It took five minutes in Avignon at the Hotel D’Europe to realize the thing that made Corsica so different, so special. So relaxing, so calm. Besides the fabulous weather and the multitudinous beaches…
No Brits. No Americans.
And it took five minutes in the car back to the Ajaccio airport for our driver Philipe to spill the beans about why he didn’t meet us on our arrival in Corsica. He had called us while we were in our taxi (we snagged the last one at the airport taxi stand, after the last flight of the day) to berate us for being early and not waiting for him, talking over me as I tried to explain that we had waited for half an hour - “But you were early! How could I know?” Ummm internet? Cel phone?
“But I will meet you at Hotel Miramar for your return! At twelve and a half!”
Twelve and a half indeed.
So! five minutes onto our ride back to the airport, the very ride that started promptly at twelve and a half, Philipe confesses that there were in fact two flights that arrived that fateful day in Ajaccio at the same time from Paris, and he was waiting patiently with a big smile and a sign with our names - at the wrong flight.
Wild, Remote. Self contained. Self assured. Content.
Bonifacio. Sartène. Propriano. Weathered cliffs of white chalk. Houses glued to the very edges of the cliffs. They hang like perched vultures over the sea. Nothing below. A white wild Petra.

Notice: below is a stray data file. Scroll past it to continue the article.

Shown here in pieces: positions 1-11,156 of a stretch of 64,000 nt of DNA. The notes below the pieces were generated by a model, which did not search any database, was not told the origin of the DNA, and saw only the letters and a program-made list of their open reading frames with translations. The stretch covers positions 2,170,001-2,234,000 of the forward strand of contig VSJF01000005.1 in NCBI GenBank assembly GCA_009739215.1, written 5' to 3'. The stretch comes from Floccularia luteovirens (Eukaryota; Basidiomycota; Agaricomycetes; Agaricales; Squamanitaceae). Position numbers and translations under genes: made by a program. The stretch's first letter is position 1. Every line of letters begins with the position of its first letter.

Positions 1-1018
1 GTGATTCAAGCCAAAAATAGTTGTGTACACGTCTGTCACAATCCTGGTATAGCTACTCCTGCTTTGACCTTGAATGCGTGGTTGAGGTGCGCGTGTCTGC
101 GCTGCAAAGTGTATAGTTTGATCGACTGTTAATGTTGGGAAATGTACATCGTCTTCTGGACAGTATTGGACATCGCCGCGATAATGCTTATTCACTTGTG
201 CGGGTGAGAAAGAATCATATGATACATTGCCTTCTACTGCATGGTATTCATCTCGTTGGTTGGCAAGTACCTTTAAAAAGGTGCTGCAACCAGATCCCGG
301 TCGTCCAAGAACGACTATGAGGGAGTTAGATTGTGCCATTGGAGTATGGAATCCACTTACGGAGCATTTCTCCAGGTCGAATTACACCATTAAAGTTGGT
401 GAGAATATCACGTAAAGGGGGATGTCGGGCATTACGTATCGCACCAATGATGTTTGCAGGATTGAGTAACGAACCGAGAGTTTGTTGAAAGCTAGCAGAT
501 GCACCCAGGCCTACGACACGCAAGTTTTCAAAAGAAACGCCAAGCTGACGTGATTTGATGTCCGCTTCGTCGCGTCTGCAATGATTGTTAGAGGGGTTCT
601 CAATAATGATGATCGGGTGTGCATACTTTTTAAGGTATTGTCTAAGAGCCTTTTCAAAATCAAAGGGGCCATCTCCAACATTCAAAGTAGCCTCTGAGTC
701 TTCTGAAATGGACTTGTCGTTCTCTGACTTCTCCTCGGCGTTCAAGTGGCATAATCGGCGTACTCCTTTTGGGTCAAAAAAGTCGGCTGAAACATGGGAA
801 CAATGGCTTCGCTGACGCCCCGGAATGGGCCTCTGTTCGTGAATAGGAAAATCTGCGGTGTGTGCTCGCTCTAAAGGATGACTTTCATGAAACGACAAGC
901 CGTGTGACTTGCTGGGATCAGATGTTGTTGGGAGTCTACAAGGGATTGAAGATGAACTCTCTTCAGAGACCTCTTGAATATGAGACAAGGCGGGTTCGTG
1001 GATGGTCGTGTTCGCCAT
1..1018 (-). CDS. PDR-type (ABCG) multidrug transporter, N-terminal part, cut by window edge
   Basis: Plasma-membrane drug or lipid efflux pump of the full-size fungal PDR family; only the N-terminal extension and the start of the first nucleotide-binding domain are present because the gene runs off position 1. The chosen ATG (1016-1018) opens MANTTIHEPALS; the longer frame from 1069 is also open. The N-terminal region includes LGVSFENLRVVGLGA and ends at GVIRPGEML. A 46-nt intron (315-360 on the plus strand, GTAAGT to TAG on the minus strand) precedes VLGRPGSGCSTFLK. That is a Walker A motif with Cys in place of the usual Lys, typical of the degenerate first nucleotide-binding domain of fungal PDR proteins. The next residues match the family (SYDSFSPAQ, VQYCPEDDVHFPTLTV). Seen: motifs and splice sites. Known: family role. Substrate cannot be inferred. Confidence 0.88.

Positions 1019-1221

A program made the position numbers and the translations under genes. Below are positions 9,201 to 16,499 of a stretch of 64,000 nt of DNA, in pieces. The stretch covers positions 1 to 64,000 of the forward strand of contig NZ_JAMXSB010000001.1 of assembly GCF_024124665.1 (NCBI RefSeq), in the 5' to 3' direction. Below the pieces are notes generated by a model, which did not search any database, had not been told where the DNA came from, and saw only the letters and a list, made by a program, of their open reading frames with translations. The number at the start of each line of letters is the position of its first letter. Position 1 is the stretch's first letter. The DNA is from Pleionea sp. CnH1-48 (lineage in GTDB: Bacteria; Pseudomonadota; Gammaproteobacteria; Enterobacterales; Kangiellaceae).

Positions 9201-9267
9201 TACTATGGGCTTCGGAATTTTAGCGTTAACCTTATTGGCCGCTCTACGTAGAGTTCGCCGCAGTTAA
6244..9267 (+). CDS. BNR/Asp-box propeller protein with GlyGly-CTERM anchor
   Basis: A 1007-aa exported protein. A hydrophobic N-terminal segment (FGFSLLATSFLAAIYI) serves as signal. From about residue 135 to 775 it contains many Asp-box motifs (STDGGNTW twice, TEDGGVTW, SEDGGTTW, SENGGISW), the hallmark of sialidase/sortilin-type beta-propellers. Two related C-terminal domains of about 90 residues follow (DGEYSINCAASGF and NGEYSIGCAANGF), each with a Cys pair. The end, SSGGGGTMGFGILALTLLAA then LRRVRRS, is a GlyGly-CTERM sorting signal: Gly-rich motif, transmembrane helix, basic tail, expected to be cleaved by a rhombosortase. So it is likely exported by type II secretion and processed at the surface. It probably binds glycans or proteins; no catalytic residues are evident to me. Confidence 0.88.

We eat on a tiny balcony in a restaurant where if you drop your fork it will spear a seagull on the way down to a watery end. We wake with the sun and linger over espresso on our deck overlooking the sea.
We wander twisting streets and get lost - and found - a dozen times in a day. We find, on the way down from yet another church that gives me the creeps, a cabinet with a glass front and dozens of juicy chickens browning inside. We return at lunch time to an empty cabinet, to locals leaving with bagged chickens, to two tiny tables facing the street, one staked out by a local man and his daughter - they are both on the curb smoking - and the most delicious smells. We have no idea what the menu says, the owner asks us what part of the chicken we want by waving his hands over those parts of his body. I get a whole breast with wing attached and a steaming heap of tiny potatoes glistening with chicken fat. Wally gets breast leg and thigh with the same meltingly tender potatoes. We think we can't possibly eat it all - we are so wrong,
We ask for beer - apparently a universal word. He shakes his head, goes out the door, and returns with the owner of the bar next door. We pantomime - he returns with two bottles beaded with cold and perfect with the chicken.
The unexpected, the confusing, the difficult, the spontaneous, the things beyond your comfort zone - they are the best memories.